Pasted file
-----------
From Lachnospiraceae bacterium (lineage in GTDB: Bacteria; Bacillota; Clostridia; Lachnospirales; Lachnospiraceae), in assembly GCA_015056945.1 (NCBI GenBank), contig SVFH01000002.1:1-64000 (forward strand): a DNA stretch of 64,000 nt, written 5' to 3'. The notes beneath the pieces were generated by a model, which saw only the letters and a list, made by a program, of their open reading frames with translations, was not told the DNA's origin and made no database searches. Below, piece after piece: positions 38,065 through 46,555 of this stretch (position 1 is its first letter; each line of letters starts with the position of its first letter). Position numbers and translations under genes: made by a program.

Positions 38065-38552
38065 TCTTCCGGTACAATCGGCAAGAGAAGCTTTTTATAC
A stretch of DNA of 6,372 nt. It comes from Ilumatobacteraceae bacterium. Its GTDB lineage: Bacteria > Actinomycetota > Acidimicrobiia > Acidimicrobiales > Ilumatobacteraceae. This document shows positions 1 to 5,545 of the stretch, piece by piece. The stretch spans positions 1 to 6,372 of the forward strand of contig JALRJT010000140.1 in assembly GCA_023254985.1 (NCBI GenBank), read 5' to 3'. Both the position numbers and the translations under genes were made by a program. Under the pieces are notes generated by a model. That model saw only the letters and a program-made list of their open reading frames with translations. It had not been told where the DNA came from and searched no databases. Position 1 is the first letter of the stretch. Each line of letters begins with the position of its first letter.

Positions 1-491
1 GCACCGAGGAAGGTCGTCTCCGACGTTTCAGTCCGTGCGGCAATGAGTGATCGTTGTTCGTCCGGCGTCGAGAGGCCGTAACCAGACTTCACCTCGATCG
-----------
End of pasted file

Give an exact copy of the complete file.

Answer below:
From Lachnospiraceae bacterium (lineage in GTDB: Bacteria; Bacillota; Clostridia; Lachnospirales; Lachnospiraceae), in assembly GCA_015056945.1 (NCBI GenBank), contig SVFH01000002.1:1-64000 (forward strand): a DNA stretch of 64,000 nt, written 5' to 3'. The notes beneath the pieces were generated by a model, which saw only the letters and a list, made by a program, of their open reading frames with translations, was not told the DNA's origin and made no database searches. Below, piece after piece: positions 38,065 through 46,555 of this stretch (position 1 is its first letter; each line of letters starts with the position of its first letter). Position numbers and translations under genes: made by a program.

Positions 38065-38552
38065 TCTTCCGGTACAATCGGCAAGAGAAGCTTTTTATAC
A stretch of DNA of 6,372 nt. It comes from Ilumatobacteraceae bacterium. Its GTDB lineage: Bacteria > Actinomycetota > Acidimicrobiia > Acidimicrobiales > Ilumatobacteraceae. This document shows positions 1 to 5,545 of the stretch, piece by piece. The stretch spans positions 1 to 6,372 of the forward strand of contig JALRJT010000140.1 in assembly GCA_023254985.1 (NCBI GenBank), read 5' to 3'. Both the position numbers and the translations under genes were made by a program. Under the pieces are notes generated by a model. That model saw only the letters and a program-made list of their open reading frames with translations. It had not been told where the DNA came from and searched no databases. Position 1 is the first letter of the stretch. Each line of letters begins with the position of its first letter.

Positions 1-491
1 GCACCGAGGAAGGTCGTCTCCGACGTTTCAGTCCGTGCGGCAATGAGTGATCGTTGTTCGTCCGGCGTCGAGAGGCCGTAACCAGACTTCACCTCGATCG